MJF: I have personal projects and things that I want to do when Broadway comes back [from the quarantine due to COVID-19 pandemic]. I miss taking photos and portraits. One of the other aspects of my job as the principal photographer and assistant photo editor at Playbill is to reach out to artists and interview them about past projects or fan art. Now I get to focus on the story aspect of the job rather than the image-making. I’ve been doing the series with prominent production photographers where they get to go back and pick their fifteen to twenty favorite photos they’ve taken. We get to look not only at the image but at their process. Being able to uplift the community in that way has been fun. It is making me a better storyteller beyond just the images. Just before the pandemic, as a photographer, I was experimenting a lot with how I shoot, what I shoot with, where I put my light, so that’s something I’m excited to get back into when this is over. I just want to photograph more and better than I ever have before. I want to celebrate Broadway at large. The process is the thing I love the most too. In interviews with actors, we want to hear about how they delve into their roles. That is what a feature is, especially when it comes to entertainment. So, exploring the process with my own colleagues is really exciting. I am getting to know my collaborators and colleagues in a new creative personal way. Not only selfishly for me it’s really fun, but we are able to gift it back to our audience at Playbill.
IY: Is there a particular element of your own process, as a photographer, that you wouldn’t mind sharing?
MJF: At the core of my artistic process is capturing the heart of the subject. To do that, I strive to humanize the photoshoot experience. Every photoshoot is different, and I always try to create a concept that works best for the needs of the project, but most importantly, I want to strip away the artifice of what a “photoshoot” is. Rather than maintaining the structure of photographer and subject, I always create an atmosphere in which we can just be two people, making a project together. I try to start off by chatting about life outside of the photoshoot, I play music, I ask my subject for ideas and input, etc. I find that by taking the weight off of the photoshoot experience, it allows the shoot to be a creative collaboration and a much more enjoyable process.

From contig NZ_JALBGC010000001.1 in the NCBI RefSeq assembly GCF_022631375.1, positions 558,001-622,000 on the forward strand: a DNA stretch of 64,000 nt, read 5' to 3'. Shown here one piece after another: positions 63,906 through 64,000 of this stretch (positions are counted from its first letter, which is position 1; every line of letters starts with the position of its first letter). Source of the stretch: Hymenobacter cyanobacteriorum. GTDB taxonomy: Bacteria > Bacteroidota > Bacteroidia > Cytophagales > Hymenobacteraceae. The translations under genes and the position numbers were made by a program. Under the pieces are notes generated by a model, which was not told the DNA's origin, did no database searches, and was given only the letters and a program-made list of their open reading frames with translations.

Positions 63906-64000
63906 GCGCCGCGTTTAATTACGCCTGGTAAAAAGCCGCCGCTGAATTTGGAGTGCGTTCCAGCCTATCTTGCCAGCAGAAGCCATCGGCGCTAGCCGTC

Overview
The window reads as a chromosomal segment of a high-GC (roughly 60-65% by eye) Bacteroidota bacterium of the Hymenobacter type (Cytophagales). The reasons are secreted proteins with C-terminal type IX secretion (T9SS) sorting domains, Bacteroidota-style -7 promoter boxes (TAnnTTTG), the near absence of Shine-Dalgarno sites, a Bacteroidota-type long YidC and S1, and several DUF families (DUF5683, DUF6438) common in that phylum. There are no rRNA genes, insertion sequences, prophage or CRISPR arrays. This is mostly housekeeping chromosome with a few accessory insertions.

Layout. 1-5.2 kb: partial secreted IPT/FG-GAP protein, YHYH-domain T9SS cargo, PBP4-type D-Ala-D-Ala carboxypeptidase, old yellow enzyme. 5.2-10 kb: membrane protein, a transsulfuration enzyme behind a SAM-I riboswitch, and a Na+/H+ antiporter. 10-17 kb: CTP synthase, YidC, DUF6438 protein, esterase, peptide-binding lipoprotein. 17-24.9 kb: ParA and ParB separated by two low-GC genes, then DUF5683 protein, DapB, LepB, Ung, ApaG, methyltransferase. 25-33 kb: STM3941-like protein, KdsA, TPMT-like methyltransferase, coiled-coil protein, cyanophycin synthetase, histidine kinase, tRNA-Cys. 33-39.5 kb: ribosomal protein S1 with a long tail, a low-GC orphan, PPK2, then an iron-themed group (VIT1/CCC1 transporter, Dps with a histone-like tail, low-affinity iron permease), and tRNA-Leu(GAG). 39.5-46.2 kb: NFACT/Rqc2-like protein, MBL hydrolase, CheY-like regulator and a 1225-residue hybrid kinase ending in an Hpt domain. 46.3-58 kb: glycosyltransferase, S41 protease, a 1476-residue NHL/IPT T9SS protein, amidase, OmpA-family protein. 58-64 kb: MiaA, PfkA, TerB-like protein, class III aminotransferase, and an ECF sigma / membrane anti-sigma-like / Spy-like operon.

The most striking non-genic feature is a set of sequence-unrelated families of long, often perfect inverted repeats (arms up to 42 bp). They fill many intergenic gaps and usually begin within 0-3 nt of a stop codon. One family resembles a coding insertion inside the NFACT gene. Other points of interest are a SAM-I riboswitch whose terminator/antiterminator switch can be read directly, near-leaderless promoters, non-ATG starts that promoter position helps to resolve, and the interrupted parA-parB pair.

IY: During this pandemic, many people turned to exploring their hobbies and interests, and I am sure that your view of technology vs skill will be appreciated by amateur photographers all over the world. Speaking of the pandemic: what is your most unexpected positive outcome of the quarantine so far?
MJF: I think the community aspect of it. Broadway… it’s hard. Usually, it’s day in and day out, it’s so much work. The Broadway community is small. Part of it is NYC – you see them make their star appearance on the opening night, and then you see them on the train the very next day, all because NYC is so small. What the pandemic has done is it took away that typical structure: the star vs the press, or the director vs actor. It’s taken away that, and we’re all just people. I’ve sent and gotten so many messages to and from people just checking in. Because we are always constantly working, we get to know each other from that front, but when you take away the work aspect of it, you’re just left with these people who are all in this together to make one common thing which is theatre. I think that’s been a really positive unexpected thing. I’m worried about many of my friends who are artists and who can’t work, and they’re also worried about me. So, getting a friendly check-in from somebody I photographed goes to show that community comes first. We’re all adapting, we’re into our second month of this quarantine and as this continues, we’re learning how to be and how to care for each other. There’s not a day that goes by when I see somebody encouraging people to donate to a charitable organization or fund, or to an individual who makes art pieces and needs help. This is a dark time, but it is showing the best of humanity.
This post was written by the author in their personal capacity.The opinions expressed in this article are the author’s own and do not reflect the view of The Theatre Times, their staff or collaborators.